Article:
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8 Oct 2016

The U.S.’s Painful Labor

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October 8, 2016 Category: Entertainment Posted by:

ABOVE PHOTO:  Director/Producer/Writer Nate Parker on the set of “The Birth of a Nation.”. (Photo by Jahi Chikwendiu. © 2016 Twentieth Century Fox Film Corporation All Rights Reserved)

“The Birth of a Nation” Reveals unsettling truths and the extraordinary exploits of an ordinary man

By Kharisma McIllwaine

Emotions were at an all time high, lumps refused to settle, and feelings were difficult to describe during the screening of ‘The Birth of a Nation.’ It wasn’t just the images of violence, or the irrational rhetoric wrought with distain for Black people; it was the audacity of human ownership and the ever present reminder that for centuries this behavior in America was normal. People born with dark skin were deprived of all dignity, stripped of their honor, snatched from their families, raped and ravaged, physically, beaten, tortured, and killed on a whim.

The blood from their bodies stained the earth, nooses adorned their necks as their Black flesh dangled from trees and served as entertainment. Why? Because our bodies were deemed worthless, a means to an end, and the source for the continuation of a lifestyle… a lifestyle whites felt they deserved at our expense. The threat of free labor ending lingered. The gaul of human chattel challenging their inequality of life stood front and center as the driving force and justification for unbearable torment and indescribable anguish.

Writer, director, and producer Nate Parker captured the essence of this turmoil.

The story of Nat Turner began with an ancestral ceremony crowning him a leader. Turner’s affinity for reading, set him apart from the masses for a time.  Years after semi-special treatment, Turner’s blackness forces him back to the world of blood, sweat, and endless labor in the field. His love for God and gift for preaching was used  as a weapon against him and his people. He was forced to preach submission, obedience, and gratitude to “unruly” slaves who began resisting the inhumanity and cruelty that their masters offered as sadistic gifts.

After years of preaching scripture to his people while their constant brutalization weighed heavily, Turner has an epiphany. A series of prophetic dreams and signs eventually lead Turner to revolt. Over 60 white men, women, and children were slaughtered during Turner’s revolt. He was eventually captured, hung, then flayed, dismembered, and parts of his remains were kept as momentums.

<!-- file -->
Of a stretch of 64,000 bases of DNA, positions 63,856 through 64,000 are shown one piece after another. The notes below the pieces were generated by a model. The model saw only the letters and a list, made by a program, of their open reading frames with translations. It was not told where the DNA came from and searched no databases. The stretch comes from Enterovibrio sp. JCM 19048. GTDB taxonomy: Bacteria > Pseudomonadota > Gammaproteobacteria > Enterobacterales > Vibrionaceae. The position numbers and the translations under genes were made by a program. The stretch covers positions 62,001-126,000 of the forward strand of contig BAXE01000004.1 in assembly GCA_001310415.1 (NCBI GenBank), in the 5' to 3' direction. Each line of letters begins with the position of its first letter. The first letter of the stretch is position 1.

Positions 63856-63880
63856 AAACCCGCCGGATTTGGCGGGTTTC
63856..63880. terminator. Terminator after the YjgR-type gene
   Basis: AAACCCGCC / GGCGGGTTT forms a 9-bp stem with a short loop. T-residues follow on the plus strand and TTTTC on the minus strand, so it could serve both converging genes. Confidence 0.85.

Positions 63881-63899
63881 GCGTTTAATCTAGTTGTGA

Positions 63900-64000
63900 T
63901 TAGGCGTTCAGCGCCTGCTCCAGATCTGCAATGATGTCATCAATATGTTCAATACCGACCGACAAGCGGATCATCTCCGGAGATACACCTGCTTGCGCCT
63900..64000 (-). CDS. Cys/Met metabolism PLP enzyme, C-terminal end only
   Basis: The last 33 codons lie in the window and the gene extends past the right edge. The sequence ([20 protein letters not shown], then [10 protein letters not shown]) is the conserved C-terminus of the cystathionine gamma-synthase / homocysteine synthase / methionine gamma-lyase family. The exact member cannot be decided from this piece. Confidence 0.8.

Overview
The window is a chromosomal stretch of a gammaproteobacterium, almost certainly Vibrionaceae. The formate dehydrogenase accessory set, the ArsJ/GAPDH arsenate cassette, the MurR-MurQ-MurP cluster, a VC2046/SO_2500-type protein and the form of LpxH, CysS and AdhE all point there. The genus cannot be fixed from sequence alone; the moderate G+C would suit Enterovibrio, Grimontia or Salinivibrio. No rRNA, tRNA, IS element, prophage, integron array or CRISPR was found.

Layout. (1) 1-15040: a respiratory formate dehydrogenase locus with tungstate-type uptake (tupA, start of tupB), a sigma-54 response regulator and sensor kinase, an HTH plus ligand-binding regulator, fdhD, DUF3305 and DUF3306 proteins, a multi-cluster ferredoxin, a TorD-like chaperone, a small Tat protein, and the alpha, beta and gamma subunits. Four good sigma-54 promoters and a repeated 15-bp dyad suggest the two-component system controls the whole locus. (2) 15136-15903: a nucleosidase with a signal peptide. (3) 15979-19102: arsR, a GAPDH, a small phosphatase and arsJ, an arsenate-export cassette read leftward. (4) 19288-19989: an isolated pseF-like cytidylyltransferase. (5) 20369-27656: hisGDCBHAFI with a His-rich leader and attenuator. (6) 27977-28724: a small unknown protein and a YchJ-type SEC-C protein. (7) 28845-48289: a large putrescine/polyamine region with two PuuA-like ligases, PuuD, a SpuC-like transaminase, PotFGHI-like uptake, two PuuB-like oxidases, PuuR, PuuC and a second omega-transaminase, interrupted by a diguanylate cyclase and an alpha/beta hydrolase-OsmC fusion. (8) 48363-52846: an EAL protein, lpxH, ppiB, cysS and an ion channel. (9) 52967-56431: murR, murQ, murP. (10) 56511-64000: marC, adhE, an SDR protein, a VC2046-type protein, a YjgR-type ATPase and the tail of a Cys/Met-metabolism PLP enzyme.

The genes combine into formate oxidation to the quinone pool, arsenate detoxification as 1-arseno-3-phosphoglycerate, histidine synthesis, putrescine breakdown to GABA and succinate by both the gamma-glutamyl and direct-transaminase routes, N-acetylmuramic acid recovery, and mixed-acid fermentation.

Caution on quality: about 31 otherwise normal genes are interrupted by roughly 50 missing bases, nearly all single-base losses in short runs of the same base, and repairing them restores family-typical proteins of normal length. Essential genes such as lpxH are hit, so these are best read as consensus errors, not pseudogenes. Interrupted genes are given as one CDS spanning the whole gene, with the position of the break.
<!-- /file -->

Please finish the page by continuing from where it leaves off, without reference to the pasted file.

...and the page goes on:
(From L-R:) Gabrielle Union as “Esther,” Penelope Ann Miller as “Elizabeth Turner,” and Nate Parker as “Nat Turner” in THE BIRTH OF A NATION. Photo courtesy of Fox Searchlight Pictures. © 2016 Twentieth Century Fox Film Corporation All Rights Reserved

(From L-R:) Gabrielle Union as “Esther,” Penelope Ann Miller as “Elizabeth Turner,” and Nate Parker as “Nat Turner” in THE BIRTH OF A NATION. Photo courtesy of Fox Searchlight Pictures. © 2016 Twentieth Century Fox Film Corporation All Rights Reserved

There were very few surprises in the storyline of ‘The Birth of a Nation’ given the familiarity of Nat Turner’s infamous slave revolt. The emotions stirred after digesting this story on the big screen however, came as somewhat of a shock. In the wake of a so called “post-racial” America, police are murdering Black men, women and children at an alarming rate.

These atrocities, even with video evidence, have garnered no more justice than that given to those enslaved centuries ago. Celebrities like Colin Kaepernick who are brave enough to speak out are treated with the same disdain as the enslaved daring to dream of a life outside of chains. The birth, infancy, and current state of our nation continues to be one that needs tremendous work.

‘The Birth of A Nation’ serves as jolting evidence that the conversation about how Black people were and are treated in this country is desperately needed. The prejudice some people felt at that time has survived. The children and grandchildren who watched the massacres of Black bodies for sport, passed on their learned hatred from one generation to the next. Dispelling that conditioning and traditions of hatred is the work we as Americans need to do.

‘The Birth of A Nation’ is a film every American should see. Hopefully it will be the catalyst for change so that history will not repeat itself in the next 185 years. ‘The Birth of a Nation’ opens in theaters nationwide October 7th.

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